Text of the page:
Cancer was not on Tim Meyer’s radar three months ago. It was in the sense that he knew the disease existed, and that three of his friends had prostate cancer, including one who passed away this fall. But in his mind, it wasn’t something that he had or would ever have.
The evening that his son Matt, who worked for Mercy Hospital in Des Moines, requested that Tim and Tim’s wife join Matt for a presentation on cancer survivorship, Tim was reluctant. They went to appease their son. Nothing more.
What Tim heard that night from Dr. Richard Deming and the group of 14 cancer survivors he led to Mt. Everest base camp in the spring blew him away.
“I didn’t expect anything like that,” he recalls.
Tim sat in the audience that night, inspired by Dr. Deming and his genuine compassion, but still, he thought, cancer did not know his name.
Three months later he was diagnosed. Four weeks later he had surgery to remove his prostate.
When Tim ran into Dr. Deming at a function, he informed him of his diagnosis.
“Why don’t you come to Mt. Kilimanjaro with us!” was the doctor’s response.
Though Tim was taken aback at the time of the offer, this morning he appeared from his tent, safari hat on head, and began greeting the 18 other cancer survivors and 21 caregivers in his camp in the middle of the Tanzanian jungle.
Last evening in our tent city, Tim reflected back on the path that had brought him here. The fate of having found an opportunity to journey with a group of people who share a tight bond only two months off of his surgery is something he smiles and shakes his head at.
“I think everybody’s story is just so important,” Tim said. “And everybody’s story is just so different. Once you’ve been there, their stories mean so much more.”
When he initially signed up for the excursion, the goal and the purpose and meaning was to scale a mountain.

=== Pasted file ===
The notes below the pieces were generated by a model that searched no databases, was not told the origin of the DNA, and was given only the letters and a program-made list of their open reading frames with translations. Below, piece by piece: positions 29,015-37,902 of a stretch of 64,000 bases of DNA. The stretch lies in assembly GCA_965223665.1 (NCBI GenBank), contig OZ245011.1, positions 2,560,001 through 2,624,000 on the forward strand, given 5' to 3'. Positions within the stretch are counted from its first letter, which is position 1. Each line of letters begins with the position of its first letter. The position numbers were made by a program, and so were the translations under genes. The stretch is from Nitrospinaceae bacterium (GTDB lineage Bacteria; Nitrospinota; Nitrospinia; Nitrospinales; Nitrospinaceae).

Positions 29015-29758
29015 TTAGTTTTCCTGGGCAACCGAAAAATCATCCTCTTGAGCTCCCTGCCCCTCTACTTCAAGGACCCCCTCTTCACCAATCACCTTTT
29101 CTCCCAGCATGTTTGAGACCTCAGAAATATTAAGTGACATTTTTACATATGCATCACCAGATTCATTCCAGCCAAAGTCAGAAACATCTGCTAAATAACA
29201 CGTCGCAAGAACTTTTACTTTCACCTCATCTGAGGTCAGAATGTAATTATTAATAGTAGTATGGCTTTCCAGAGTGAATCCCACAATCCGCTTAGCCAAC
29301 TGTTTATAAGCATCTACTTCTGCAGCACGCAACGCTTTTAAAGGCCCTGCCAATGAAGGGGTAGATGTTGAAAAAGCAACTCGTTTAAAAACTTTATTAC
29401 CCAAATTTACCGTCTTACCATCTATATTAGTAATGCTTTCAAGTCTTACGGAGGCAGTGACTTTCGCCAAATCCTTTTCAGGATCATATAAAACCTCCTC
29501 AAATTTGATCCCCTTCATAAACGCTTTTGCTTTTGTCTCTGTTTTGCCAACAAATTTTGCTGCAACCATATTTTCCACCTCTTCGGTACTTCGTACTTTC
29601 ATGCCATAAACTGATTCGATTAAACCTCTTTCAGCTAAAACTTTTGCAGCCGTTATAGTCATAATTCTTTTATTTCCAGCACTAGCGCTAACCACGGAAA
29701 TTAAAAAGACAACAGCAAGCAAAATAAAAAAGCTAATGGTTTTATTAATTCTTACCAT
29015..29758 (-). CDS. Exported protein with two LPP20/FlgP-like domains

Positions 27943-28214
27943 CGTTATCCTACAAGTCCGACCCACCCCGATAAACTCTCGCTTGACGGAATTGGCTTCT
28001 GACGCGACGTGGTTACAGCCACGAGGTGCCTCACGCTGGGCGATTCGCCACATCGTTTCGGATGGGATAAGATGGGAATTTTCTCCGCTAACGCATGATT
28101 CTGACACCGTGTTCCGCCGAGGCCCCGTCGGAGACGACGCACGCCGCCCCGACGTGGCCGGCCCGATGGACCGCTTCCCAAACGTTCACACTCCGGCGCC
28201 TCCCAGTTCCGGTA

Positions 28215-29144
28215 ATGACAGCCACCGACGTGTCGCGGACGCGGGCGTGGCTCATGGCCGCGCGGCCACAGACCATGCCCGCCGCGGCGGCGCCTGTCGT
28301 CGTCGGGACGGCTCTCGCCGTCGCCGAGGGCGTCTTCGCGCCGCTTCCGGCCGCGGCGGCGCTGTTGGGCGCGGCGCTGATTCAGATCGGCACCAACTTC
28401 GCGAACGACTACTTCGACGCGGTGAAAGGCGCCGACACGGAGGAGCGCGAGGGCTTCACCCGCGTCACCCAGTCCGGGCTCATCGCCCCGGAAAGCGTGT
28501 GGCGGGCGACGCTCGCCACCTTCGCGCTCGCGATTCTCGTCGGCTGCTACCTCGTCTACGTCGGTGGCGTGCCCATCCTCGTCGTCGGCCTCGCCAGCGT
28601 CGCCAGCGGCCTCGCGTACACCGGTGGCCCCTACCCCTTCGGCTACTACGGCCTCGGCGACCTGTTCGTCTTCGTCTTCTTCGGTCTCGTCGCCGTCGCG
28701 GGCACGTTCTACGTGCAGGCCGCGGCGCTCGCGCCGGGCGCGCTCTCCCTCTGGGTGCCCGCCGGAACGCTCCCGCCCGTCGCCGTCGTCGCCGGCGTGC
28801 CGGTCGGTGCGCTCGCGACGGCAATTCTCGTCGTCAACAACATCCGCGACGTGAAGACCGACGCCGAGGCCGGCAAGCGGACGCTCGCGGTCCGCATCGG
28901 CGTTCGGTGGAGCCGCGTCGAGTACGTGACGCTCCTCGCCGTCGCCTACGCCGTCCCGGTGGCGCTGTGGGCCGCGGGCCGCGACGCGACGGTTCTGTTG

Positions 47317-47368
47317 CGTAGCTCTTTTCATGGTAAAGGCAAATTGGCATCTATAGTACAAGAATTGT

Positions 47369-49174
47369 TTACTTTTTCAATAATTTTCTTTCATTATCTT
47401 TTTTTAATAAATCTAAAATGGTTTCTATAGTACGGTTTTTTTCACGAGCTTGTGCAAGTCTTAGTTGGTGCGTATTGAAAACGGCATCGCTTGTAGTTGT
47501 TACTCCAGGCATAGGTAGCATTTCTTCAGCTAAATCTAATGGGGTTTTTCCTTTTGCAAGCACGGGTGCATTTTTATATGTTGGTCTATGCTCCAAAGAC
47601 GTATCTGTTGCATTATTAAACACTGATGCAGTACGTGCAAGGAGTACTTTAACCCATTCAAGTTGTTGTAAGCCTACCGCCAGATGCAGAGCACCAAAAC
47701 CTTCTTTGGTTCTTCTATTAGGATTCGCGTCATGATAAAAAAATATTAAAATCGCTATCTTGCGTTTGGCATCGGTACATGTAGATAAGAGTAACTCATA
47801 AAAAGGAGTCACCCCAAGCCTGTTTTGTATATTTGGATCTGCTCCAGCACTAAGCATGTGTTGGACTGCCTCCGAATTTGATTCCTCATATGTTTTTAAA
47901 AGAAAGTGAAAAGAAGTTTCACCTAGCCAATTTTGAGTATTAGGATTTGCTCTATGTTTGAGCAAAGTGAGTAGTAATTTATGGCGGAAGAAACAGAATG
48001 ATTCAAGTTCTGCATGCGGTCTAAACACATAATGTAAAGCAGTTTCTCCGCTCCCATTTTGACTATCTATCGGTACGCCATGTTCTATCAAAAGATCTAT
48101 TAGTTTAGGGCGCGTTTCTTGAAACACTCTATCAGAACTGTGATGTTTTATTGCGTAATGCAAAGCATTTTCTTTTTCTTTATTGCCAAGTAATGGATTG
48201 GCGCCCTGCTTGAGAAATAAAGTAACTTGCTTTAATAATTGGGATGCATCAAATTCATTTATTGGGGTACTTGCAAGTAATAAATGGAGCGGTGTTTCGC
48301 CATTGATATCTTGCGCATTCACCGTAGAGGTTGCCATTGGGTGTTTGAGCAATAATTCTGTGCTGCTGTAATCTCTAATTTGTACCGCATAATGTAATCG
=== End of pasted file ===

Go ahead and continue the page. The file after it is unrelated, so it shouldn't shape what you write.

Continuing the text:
“It was all about the mountain. The group was secondary,” he said. “And that whole thing’s turned around.”
As he hiked on day one yesterday, he discovered the mind, body and soul experience Dr. Deming had been talking about all along. Being around people who have been through it, away from distraction, living in the moment, is now what the journey is about to him.
“There’s a lot of growth that comes from the individual sharing with other people,” he said. “The sharing has meant a lot to me.”
As we sat in the camp chatting last evening, prostate cancer survivors Gail Endres and Dave Bartemes wandered over to stand by Tim. It was as if the bond they share has a magnetic force amongst them. Tim has found much comfort and perspective in Gail and Dave along the trail. Dave stood, nodding his head at what Tim was experiencing. But for Dave, who was diagnosed many years ago, hadn’t felt comfortable opening up in front of strangers until now.
“By talking about it, it makes it real,” Dave said. “It makes it okay that I am who I am.”
For Gail Endres, who also hiked to Mt. Everest base camp in the spring with a group of cancer survivors, it’s fair to say his life has been changed by these experiences.
“He’s the happiest I ever remember seeing him,” said his daughter Jill.
Later on in the camp, prostate cancer survivor Steven Rebelsky passed by after hearing the daily reflections within the group.
“You think you’re alone,” he said, fighting back tears. “But here you see that you’re not.”